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The full case caption appears at the end of this opinion. We granted leave in this worker’s compensation case to determine whether Robinson v Chrysler Corp, 139 Mich App 449; 363 NW2d 4 (1984), which held that mental injuries caused by termination from employment are not compensable under the Worker’s Disability Compensation Act (WDCA), MCL 418.101 et seq.; MSA 17.237(101) et seq., should also preclude compensation for mental injuries caused by acts of discipline that do not sever the employment relationship. Because we conclude that Robinson does not support such a result, we affirm the judgment of the Court of Appeals and remand the case to the Worker’s Compensation Appellate Commission for consideration of defendant’s remaining argument. I. UNDERLYING FACTS AND PROCEDURAL HISTORY The facts are undisputed. Plaintiff, a twenty-two-year veteran of defendant Michigan State Police, was the subject of an internal affairs investigation in the fall of 1989. The investigation resulted from allegations that plaintiff had drawn his gun on his stepson in July 1989 and that he had physically assaulted his wife in September 1989. On the basis of the internal affairs report, a State Police psychologist recommended to the officer in charge of state police personnel that plaintiff be relieved of his badge and gun and that he be required to undergo an independent psychological evaluation. The psychologist was concerned that plaintiff might not be “emotionally fit” to carry a weapon and that he might misuse a department-issued firearm. On the morning of November 17, 1989, plaintiff was called to a meeting with a group of superior officers at his station and presented with a letter from the personnel officer. The letter stated that because of a “pattern of recent misconduct currently being investigated by the employer” plaintiff was to be relieved of his badge and gun and temporarily placed on paid administrative leave. Defendant took this action under article 27(3)(g) of the collective bargaining agreement between defendant and the Michigan State Police Trooper’s Association. [FOOTNOTE 1] Plaintiff’s superiors told him that he could return to work as early as the next day if he met with a psychologist or psychiatrist of his choosing and agreed to counseling. Plaintiff felt totally disgraced when defendant took his badge and gun. He also claimed that he was embarrassed because he had to walk past several of his coworkers after leaving the room in which the meeting was held. The incidents underlying the internal investigation never resulted in criminal charges or internal disciplinary action. Although plaintiff’s wife had filed a complaint with the Eaton County Sheriff’s Department, the Eaton County prosecutor denied her request for an assault and battery warrant in October 1989 after concluding that her version of the incident was not credible. Similarly, on November 28, 1989, the internal charges against plaintiff were dropped with the explanation that they were not sustained. The personnel officer acknowledged that the internal charges were not sustained because “the proofs [were] not there.” Plaintiff never returned to work after being placed on administrative leave. Instead, he continued to receive wages and benefits until he was formally placed on disability retirement in May 1990. In December 1989, plaintiff filed a claim for worker’s disability compensation benefits, alleging that he incurred a mental disability as a result of defendant’s decision to take his badge and gun and place him on administrative leave. After a hearing, the magistrate found that plaintiff was “completely taken back” and that he “felt ‘completely humiliated’” by the November 17, 1989, meeting. The magistrate also found that plaintiff’s reaction in these circumstances was “reasonable.” Nevertheless, the magistrate denied benefits under the authority of Robinson, supra, reasoning that plaintiff’s change in employment status could not, as a matter of law, produce an injury arising out of and in the course of employment. The magistrate made no finding regarding whether plaintiff had sustained a mental injury. On appeal, the WCAC affirmed the magistrate’s decision. It concluded that the magistrate had correctly applied Robinson, supra, when it found that “the November 17, 1989, meeting [could not] substantiate an injury arising out of and in the course of plaintiff’s employment.” [FOOTNOTE 2] 1995 Mich ACO 847, 850. The WCAC explained its decision as follows: Even if plaintiff were found to be disabled, we believe the Magistrate was correct in determining that such disability would have been caused by his administrative leave rather than events arising out of and in the course of his employment with defendant. [Id.] The Court of Appeals granted plaintiff’s application for leave to appeal and reversed the decision of the WCAC. 223 Mich App 349; 566 NW2d 40 (1997). The panel explained that Robinson was based on the “simple proposition that an act of ending employment cannot be construed as being in the course of employment.” Id. at 353. That proposition, it reasoned, “does not naturally extend to an act of discipline that is not intended to end the relationship.” Id. Accordingly, the Court of Appeals remanded the matter to the Board of Magistrates for further proceedings. Id. at 353-354. Defendant then sought leave to appeal, which this Court initially denied over Justice Boyle’s dissent. 459 Mich 878 (1998). On reconsideration, we granted defendant’s application and specifically directed the parties to address the applicability of Robinson. 460 Mich 853 (1999). II. STANDARD OF REVIEW Whether the Robinson rule precludes an award of worker’s compensation benefits on the basis of plaintiff’s claim and the undisputed factual findings of the magistrate and the WCAC is a question of law. Michigan’s appellate courts have the power to review questions of law involved in any final order of the WCAC. MCL 418.861; MSA 17.237(861), MCL 418.861a(14); MSA 17.237(861a)(14). We review such questions of law de novo. Oxley v Dep’t of Military Affairs, 460 Mich 536, 540-541; 597 NW2d 89 (1999). III. STATUTORY ANALYSIS To qualify for compensation under the WDCA, a person must prove “a personal injury arising out of and in the course of employment.” See MCL 418.301(1); MSA 17.237(301)(1); Haske v Transport Leasing, Inc, 455 Mich 628, 641; 566 NW2d 896 (1997); Simkins v General Motors (After Remand), 453 Mich 703, 710; 556 NW2d 839 (1996). The phrase “arising out of and in the course of” describes the necessary connection between the personal injury and employment. [FOOTNOTE 3] See Simkins, supra at 712-713, n 14, citing Welch, Worker’s Compensation in Michigan: Law & Practice (3d ed), � 4.1, pp 4-1 to 4-2. This Court has sometimes described the phrase as containing two parts, with the “arising out of” component expressing the need for a causal connection to an employment risk and the “in the course of” component expressing the need for a connection in time, place, and circumstances. See, e.g., Simkins, supra at 712-713, n 14, citing Appleford v Kimmel, 297 Mich 8, 12; 296 NW 861 (1941). As we observed in Simkins, however, Michigan courts have generally viewed to the phrase as a whole to define the injury-employment connection. In Robinson, supra, the Court of Appeals held that “[a] mental injury which arises from the loss of employment simply cannot logically ‘aris[e] out of and in the course of employment.’” 139 Mich App 451. In so doing, the Court of Appeals affirmed the Worker’s Compensation Appellate Board’s (WCAB) “longstanding interpretation of the act holding that mental injury caused by a termination of employment [was] not compensable” under the WDCA. Id. The factual recitation in Robinson was brief. Sometime after the plaintiff was discharged from his employment with the defendant, he was hospitalized as a result of a mental condition. Id. at 450. The WCAB found that the plaintiff’s disability “arose out of the termination of his employment rather than due to his employment.” Id. On the basis of this finding, the Court of Appeals affirmed the WCAB’s determination that subsection 301(1) of the WDCA precluded the payment of benefits to the plaintiff. The rationale for Robinson becomes somewhat clearer when considered in light of the underlying WCAB decision, in which the WCAB noted that the plaintiff’s alleged mental injury stemmed from the “fact of termination” and “not even the way it was done.” 1983 WCABO 670, 678. Because the plaintiff’s injury stemmed from the mere fact of termination, and not from the manner of termination, we disagree with a reading of Robinson that would categorically remove the act of termination from the list of possible causes of compensable injury. At most, Robinson stands for the proposition that mental injuries arising solely from the cessation of employment are not compensable under subsection 301(1). We need not determine whether Robinson was correctly decided because Robinson does not logically extend to the circumstances of this case. It is undisputed that plaintiff still remained in defendant’s employ after a meeting at which he was placed on administrative leave. He continued to receive wages and benefits and was welcome to return to active employment as soon as he sought independent psychological counseling. Unlike the fact of termination in Robinson, plaintiff’s placement on paid administrative leave in this case did not sever the employment relationship. Rather, plaintiff’s employer took official action during the course of plaintiff’s employment and plaintiff alleged a mental injury arising out of that action. Accordingly, plaintiff clearly satisfied the “arising out of and in the course of” requirement of MCL 418.301(1); MSA 17.237(301)(1). Defendant contends that our failure to extend Robinson to preclude the payment of compensation for mental injuries caused by acts of discipline (and other employer actions) that do not sever the employment relationship would have the “unfortunate result” of “encourag[ing] employers to terminate the employment relationship rather than to impose less severe discipline.” This prediction may or may not come true. [FOOTNOTE 4] These policy questions are properly directed toward the Legislature rather than to this Court. Our duty is to construe the text of the statute before us, not to reach the policy result we judges think preferable. See Jennings v Southwood, 446 Mich 125, 142; 521 NW2d 230 (1994), quoting City of Lansing v Lansing Twp, 356 Mich 641, 648; 97 NW2d 804 (1959) (“‘The duty of the Court is to interpret the statute as we find it. The wisdom of the provision in question in the form in which it was enacted is a matter of legislative responsibility with which courts may not interfere’”). Given the plain language of subsection 301(1), we cannot extend Robinson to this case on the ground that it would be “bad policy” to do otherwise. To do so, we would have to conclude that mental injuries stemming from acts of employer discipline (and other similar employer acts) do not, as a matter of law, “aris[e] out of and in the course of employment.” Justice Talbot Smith, commenting on the concept of “course of employment” under the WDCA explained that an injury is “compensable” if it “results from the work itself, or from the stresses, the tensions, the associations, of the working environments, human as well as material . . . .” Crilly v Ballou, 353 Mich 303, 326; 91 NW2d 493 (1958). Certainly, acts of employer-imposed discipline are a predictable part of the working environment. Accordingly, their removal as a possible cause of compensable injury would be inconsistent with our longstanding interpretation of subsection 301(1) of the WDCA. Id. For these reasons, we affirm the Court of Appeals determination that the WCAC erred in affirming the magistrate on the basis of the rule announced in Robinson, supra. IV. UNPRESERVED ARGUMENTS Finally, defendant makes two additional arguments that are not properly before this Court. First, it argues that a mental injury stemming from an employment action taken in response to conduct unrelated to the plaintiff’s employment (i.e., plaintiff’s domestic situation) cannot be an injury “arising out of and in the course of employment” under subsection 301(1). Second, defendant cites Los Angeles v Workers’ Compensation Appeals Bd, 119 Cal App 3d 355; 174 Cal Rptr 25 (1981), for the proposition that a police officer cannot transform a “criminal investigation” against him into a worker’s compensation claim simply because he happens to work for the investigative body. Whatever the merit of these legal arguments, they were not raised before or addressed by the WCAC. [FOOTNOTE 5] Accordingly, we lack the statutory authority to consider them in this appeal. Subsection 861a(14) of the WDCA provides: The findings of fact made by the commission acting within its powers, in the absence of fraud, shall be conclusive. The court of appeals and the supreme court shall have the power to review questions of law involved with any final order of the commission, if application is made by the aggrieved party within 30 days after the order by any method permissible under the Michigan court rules. [Emphasis added; see also MCL 418.861; MSA 17.237(861).] The clear implication of this subsection is that this Court lacks the power to address legal questions that have not been raised before or addressed by the WCAC. We affirm the judgment of the Court of Appeals and remand to the WCAC for consideration of defendant’s subsection 301(2) argument. [FOOTNOTE 6] :::FOOTNOTES::: FN1 Article 27(3)(g) provides as follows: Nothing herein shall prevent the Employer, after consultation with the employee, from requiring an employee to undergo psychiatric or psychological or medical examination or treatment when there is a reasonable belief that such examination or assistance is necessary for the continued employment of the employee or to assist in determining if such continued employment is appropriate. The employee shall be given the opportunity of conferring with the Association representative, prior to said examination. However, such psychiatrist or psychologist or physician will be an “outsider,” i.e., not Department-retained/employed personnel. All such costs shall be paid by the Employer, and any medical findings or recommendations therefrom shall be provided to the Employer. Abuse of this provision by the Employer shall be grievable. FN2 In addition to arguing that the magistrate was correct in its assessment of Robinson, the defendant also argued that plaintiff was not entitled to benefits because the alleged mental injury was not “contributed to or aggravated or accelerated by the employment in a significant manner,” and that it arose out of “unfounded perceptions” of reality rather than “actual events of employment.” MCL 418.301(2); MSA 17.237(301)(2). Because the WCAC affirmed the decision of the magistrate on the basis of Robinson, it did not reach defendant’s subsection 301(2) argument. FN3 The term “personal injury” may encompass mental injuries as well as physical injuries. See MCL 418.401(2)(b); MSA 17.237(401)(2)(b). FN4 Certainly negative practical and legal considerations are involved with the termination of an employee that do not arise when less severe disciplinary action is taken. FN5 Defendant made no arguments before the WCAC that were based in any way on the underlying reasons for its decision to place plaintiff on paid administrative leave. Similarly, defendant never suggested that plaintiff should be denied benefits on the ground that he was a police officer under criminal investigation. FN6 After oral argument, defendant advised this Court that, despite our decision to grant leave on reconsideration, the magistrate has conducted further proceedings on remand from the Court of Appeals. In the course of those proceedings on remand, the magistrate determined that plaintiff had satisfied the requirements of subsection 301(2). In its consideration of defendant’s subsection 301(2) argument on remand from this Court, the WCAC shall be free to consider the findings of fact and conclusions of law made by the magistrate on remand from the Court of Appeals. If the WCAC has already fully addressed those arguments on appeal from the magistrate’s opinion on remand from the Court of Appeals, it need not do so again on remand from this Court. At this time, we offer no opinion regarding the effect of subsection 301(2) on plaintiff’s claim.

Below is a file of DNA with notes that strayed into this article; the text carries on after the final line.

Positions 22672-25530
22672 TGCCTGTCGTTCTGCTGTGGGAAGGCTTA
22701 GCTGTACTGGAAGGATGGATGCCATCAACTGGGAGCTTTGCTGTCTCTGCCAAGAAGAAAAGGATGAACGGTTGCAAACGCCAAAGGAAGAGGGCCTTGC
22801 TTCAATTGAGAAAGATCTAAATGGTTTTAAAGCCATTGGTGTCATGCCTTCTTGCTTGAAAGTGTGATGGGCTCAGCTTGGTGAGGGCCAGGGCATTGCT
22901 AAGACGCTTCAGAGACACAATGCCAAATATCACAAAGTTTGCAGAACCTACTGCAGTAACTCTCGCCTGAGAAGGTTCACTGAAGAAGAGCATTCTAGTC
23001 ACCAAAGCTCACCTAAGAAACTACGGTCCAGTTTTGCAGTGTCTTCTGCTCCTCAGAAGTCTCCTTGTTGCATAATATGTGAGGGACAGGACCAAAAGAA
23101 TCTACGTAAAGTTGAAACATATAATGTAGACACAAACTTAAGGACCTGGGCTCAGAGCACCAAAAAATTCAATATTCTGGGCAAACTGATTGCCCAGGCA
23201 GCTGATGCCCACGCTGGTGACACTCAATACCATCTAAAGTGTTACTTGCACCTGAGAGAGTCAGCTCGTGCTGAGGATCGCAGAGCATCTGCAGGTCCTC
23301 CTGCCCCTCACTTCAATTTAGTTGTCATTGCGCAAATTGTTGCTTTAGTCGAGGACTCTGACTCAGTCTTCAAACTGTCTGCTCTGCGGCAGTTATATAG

Calovecchi v. Michigan Michigan Supreme Court RONALD F. CALOVECCHI, Plaintiff-Appellee, v. STATE OF MICHIGAN, MICHIGAN STATE POLICE, Defendant-Appellant. No. 110091 Filed: April 18, 2000 Before: Weaver, Cavanagh, Kelly, Taylor, Corrigan, Young, and Markman